Since the GFC, financial markets have been in the doldrums. Risk seems to lurk everywhere, and yields are shrinking. “Uncertain” and “shrinking” sum up precisely the dilemma for newly minted graduates with MBA and Finance MS degrees.
As an adjunct professor of securitization, I have been surveying the coping strategies of new finance graduates in the universities where I teach. Success comes to some by leveraging old relationships in new ways. Other graduates take advantage of the breakdown in market norms to carve out career paths in innovation.
A few, like Filippo Cecchi, do both.
From Passion to Epiphany
Living in Italy during the early 2000s, Filippo joined a small group of corporate and social responsibility (CSR) evangelists with a common vision and passion. At the time, they were unsure of how environment and social governance (ESG) principles created financial value.
Filippo moved to Hong Kong right after the Crisis, and earned an MBA at The Hong Kong University of Science and Technology. That is when the paradigm began to shift in his brain. He began questioning the relevance of textbook finance to long-term corporate health. He began to see CSR as more than a “good to have”—a core survival strategy in times of high volatility.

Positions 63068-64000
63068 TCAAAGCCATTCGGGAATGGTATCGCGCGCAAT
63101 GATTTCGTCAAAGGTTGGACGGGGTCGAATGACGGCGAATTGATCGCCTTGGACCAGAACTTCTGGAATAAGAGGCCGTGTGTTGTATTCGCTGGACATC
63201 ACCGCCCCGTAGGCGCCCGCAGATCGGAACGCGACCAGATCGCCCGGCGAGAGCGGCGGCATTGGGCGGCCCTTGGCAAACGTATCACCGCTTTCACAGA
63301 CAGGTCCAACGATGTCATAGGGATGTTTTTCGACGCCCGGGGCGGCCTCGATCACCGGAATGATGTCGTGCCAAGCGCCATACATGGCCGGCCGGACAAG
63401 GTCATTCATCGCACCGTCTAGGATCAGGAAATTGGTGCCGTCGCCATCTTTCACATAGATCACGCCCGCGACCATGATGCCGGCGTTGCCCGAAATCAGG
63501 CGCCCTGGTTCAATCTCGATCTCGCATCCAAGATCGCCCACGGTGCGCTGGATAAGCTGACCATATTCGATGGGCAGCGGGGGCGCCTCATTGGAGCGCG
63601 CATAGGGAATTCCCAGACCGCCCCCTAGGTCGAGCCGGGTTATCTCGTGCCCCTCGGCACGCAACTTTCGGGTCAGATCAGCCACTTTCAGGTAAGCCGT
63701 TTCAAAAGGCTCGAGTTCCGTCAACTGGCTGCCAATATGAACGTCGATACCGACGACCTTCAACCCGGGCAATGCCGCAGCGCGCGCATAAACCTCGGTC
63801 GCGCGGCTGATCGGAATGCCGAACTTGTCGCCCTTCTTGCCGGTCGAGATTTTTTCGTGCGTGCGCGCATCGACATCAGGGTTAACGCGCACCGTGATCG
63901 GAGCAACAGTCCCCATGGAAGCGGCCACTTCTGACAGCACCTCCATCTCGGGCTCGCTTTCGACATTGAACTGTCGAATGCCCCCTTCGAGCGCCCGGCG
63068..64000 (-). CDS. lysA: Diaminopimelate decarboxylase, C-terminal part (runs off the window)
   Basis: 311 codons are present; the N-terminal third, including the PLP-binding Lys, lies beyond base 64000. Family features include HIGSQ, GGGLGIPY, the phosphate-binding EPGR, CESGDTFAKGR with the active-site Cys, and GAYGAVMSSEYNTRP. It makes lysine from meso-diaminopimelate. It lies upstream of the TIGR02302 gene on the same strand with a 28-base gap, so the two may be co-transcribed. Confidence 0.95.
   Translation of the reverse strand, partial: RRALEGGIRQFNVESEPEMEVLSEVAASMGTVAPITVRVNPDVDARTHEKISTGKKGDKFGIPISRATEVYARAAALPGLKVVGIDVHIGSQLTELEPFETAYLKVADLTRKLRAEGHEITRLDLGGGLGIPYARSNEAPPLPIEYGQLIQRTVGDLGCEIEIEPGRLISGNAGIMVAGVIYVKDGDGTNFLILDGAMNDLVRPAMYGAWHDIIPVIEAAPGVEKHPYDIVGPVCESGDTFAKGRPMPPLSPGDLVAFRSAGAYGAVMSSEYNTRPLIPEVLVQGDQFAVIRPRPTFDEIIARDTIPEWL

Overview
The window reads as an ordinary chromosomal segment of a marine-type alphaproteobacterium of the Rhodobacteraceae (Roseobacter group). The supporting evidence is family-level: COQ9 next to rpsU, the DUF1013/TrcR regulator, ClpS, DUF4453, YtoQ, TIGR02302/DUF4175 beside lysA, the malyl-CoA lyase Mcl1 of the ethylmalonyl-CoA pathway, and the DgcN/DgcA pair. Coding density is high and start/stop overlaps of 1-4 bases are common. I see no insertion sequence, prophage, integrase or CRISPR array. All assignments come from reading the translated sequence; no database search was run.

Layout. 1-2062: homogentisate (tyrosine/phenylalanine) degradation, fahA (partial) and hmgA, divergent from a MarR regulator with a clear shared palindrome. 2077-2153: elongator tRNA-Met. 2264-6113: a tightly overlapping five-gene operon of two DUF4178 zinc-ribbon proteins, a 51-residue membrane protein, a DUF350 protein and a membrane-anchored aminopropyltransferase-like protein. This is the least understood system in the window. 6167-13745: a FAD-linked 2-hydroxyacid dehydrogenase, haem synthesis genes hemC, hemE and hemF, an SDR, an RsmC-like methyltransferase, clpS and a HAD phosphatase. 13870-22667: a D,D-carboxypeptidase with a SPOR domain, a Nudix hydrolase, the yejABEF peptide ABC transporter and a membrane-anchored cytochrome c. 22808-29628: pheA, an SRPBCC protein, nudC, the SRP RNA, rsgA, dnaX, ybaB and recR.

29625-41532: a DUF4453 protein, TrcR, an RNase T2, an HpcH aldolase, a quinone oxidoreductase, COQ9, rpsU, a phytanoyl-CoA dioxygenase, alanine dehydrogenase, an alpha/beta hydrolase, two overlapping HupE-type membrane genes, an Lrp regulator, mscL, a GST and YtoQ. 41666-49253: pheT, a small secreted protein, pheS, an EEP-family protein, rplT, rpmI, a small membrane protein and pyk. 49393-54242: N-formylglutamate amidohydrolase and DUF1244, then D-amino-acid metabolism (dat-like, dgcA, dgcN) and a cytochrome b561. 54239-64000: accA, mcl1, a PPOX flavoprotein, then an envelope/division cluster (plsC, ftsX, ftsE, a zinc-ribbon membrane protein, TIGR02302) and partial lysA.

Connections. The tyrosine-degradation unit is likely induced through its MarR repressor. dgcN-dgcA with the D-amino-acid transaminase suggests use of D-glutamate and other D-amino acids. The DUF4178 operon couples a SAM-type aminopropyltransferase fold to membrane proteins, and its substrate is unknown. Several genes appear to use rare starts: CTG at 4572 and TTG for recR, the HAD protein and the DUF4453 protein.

After graduation, instead of following the conventional path of MBA graduates back into the corporate world directly, Filippo rejoined his CSR evangelist-friends to update their ESG model and build world’s first sustainability rating agency, Europe-based Standard Ethics.
Filippo believes his own changed thinking is part of a bigger paradigm shift. Consider how sustainability is now used in corporate finance:
“Before, it was only used in biology and environmental science. Today it is commonly used to denote a firm’s capacity to navigate complicated business environments controlled by diverse interests and beliefs of different stakeholders, investors, shareholders, academics, consumers and suppliers. The only way to find a convergence point is to do good!”
Filippo says firms capable of meeting high CSR standards are more likely to achieve sustainable conventional financial success. By taking fewer risks and demanding a higher standard of performance, their financial returns are marked by stability, predictability and yield.
This article was written by Ann Rutledge from Forbes and was legally licensed through the NewsCred publisher network.
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